Here are a few helpful videos:

https://www.youtube....h?v=T3Kd8IqAiRI

https://www.youtube....9BLdgoBY&t=397s

 

Hope you found this helpful!


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#7 Offline Vodach - Posted May 29 2020 - 6:35 AM

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I can Clearly see now that it's a worker. Thank you so much!

Unfortunately not a queen, but her colony is likely nearby! You should keep an eye out. A few Formica species should be flying very soon in your area.
 
For help identifying a queen, here's a comparison:
This is a typical Formica queen (colors and size may vary!)
3H6HLREHTHIL2ZQLPZ0LGZHL4ZRLVHKL4ZIHCHXH
 
Here is a typical Formica worker (again, colors and size may vary between species)...
450px-Formica_neogagates%2C_Berlin%2C_Ne
 
Notice the size of the mesosoma (the middle part) of the queen compared to that of the worker; the queen has a much larger mesosoma to accomodate her wing muscles. Speaking of wings, make sure to check the mesosoma for wing scars, the scars left over from where the queen tore her wings off. If you find a suspected queen that does have wings, make sure to distinguish her from a male; you can do this by looking at the head. Male heads are much smaller than female heads, and males are normally smaller. And, of course, queens will be much larger than their workers.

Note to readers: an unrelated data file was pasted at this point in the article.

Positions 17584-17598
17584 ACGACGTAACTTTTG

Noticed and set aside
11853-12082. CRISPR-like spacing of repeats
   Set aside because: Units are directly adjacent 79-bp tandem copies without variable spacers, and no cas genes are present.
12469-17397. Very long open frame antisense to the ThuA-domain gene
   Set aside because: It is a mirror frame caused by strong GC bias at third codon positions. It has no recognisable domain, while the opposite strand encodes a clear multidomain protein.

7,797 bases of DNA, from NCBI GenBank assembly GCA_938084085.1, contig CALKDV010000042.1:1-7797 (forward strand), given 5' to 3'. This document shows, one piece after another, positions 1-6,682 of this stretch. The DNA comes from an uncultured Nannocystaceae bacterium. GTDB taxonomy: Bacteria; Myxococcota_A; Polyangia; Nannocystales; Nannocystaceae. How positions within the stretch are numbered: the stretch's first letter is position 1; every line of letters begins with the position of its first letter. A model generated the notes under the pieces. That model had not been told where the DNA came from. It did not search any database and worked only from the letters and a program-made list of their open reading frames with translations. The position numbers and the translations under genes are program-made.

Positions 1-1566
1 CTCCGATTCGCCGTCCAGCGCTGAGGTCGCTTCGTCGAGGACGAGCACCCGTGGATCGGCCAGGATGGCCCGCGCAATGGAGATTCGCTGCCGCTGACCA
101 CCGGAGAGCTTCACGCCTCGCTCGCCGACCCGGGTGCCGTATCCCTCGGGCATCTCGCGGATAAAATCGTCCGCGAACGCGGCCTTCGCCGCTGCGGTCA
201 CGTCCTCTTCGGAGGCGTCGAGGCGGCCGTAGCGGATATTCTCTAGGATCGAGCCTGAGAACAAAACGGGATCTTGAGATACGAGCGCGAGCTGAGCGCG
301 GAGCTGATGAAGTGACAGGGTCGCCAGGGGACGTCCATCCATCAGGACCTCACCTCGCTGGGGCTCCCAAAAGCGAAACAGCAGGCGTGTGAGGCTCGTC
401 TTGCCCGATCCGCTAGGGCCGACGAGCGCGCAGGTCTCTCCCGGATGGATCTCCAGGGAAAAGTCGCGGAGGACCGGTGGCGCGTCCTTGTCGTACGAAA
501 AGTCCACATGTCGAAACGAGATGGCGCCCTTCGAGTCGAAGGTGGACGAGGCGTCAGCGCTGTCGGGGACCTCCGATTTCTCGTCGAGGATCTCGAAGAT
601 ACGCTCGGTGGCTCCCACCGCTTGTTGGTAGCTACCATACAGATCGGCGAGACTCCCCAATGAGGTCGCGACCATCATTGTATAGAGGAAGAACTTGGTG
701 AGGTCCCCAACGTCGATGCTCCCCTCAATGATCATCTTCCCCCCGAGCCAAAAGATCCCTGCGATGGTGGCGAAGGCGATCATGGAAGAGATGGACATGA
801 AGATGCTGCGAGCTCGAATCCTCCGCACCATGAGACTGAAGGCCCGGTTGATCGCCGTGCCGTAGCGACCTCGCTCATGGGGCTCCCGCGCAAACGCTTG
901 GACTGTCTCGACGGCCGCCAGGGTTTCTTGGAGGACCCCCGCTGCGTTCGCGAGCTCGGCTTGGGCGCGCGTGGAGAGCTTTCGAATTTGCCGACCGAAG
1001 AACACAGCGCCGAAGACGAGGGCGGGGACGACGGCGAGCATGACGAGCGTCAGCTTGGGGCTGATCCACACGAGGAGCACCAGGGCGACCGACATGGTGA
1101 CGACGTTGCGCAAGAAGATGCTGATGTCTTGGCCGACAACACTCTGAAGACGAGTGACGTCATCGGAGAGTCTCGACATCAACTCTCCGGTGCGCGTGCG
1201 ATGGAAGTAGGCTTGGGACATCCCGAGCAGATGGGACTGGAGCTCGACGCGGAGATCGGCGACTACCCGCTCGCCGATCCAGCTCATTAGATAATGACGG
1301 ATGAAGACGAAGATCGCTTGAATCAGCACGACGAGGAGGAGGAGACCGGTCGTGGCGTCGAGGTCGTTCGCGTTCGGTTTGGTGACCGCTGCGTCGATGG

Here are a few helpful videos:


 
Hope you found this helpful!


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#8 Offline TheMicroPlanet - Posted May 29 2020 - 6:39 AM

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No problem! I didn't feel good just writing "This is a worker, not a queen", so I decided to do a little extra. Like I said before though, keep on the lookout for queens! I usually carry a few plastic snapcap viles to put queens in just in case. Other people use test tubes, but make sure you're prepared when outside; you never know when you'll find a queen!


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#9 Offline AntsDakota - Posted May 29 2020 - 6:51 AM

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I do believe it is a little early for Formica flights, if Turkey’s nuptial flight schedule is anything like ours.

"God made..... all the creatures that move along the ground according to their kinds. (including ants) And God saw that it was good. Genesis 1:25 NIV version


#10 Offline FSTP - Posted May 29 2020 - 7:14 AM

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 I usually carry a few plastic snapcap viles to put queens in just in case. Other people use test tubes, but make sure you're prepared when outside; you never know when you'll find a queen!

 

 

I do this as well I always keep at least one catch cap on me at all times when I leave the house, its part of my "EDC" or everyday carry as it were. I've had queens pop up in the most unexpected of places. Like having lunch with a friend on the restaurants patio and having a queen land on my arm....


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#11 Offline jushi - Posted June 2 2020 - 11:08 AM

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The photos are blurry, and the info is incomplete and hard to read. From what I can tell, that's a worker.


KEEPER OF:
 
Tapinoma Sessile (founding) x3
Tapinoma Sessile x1
Camponotus Pennsyvanicus x2
Prenolepis Imparis (founding) x2
Myrmecina Americana (founding) x1
Myrmecina Americana x1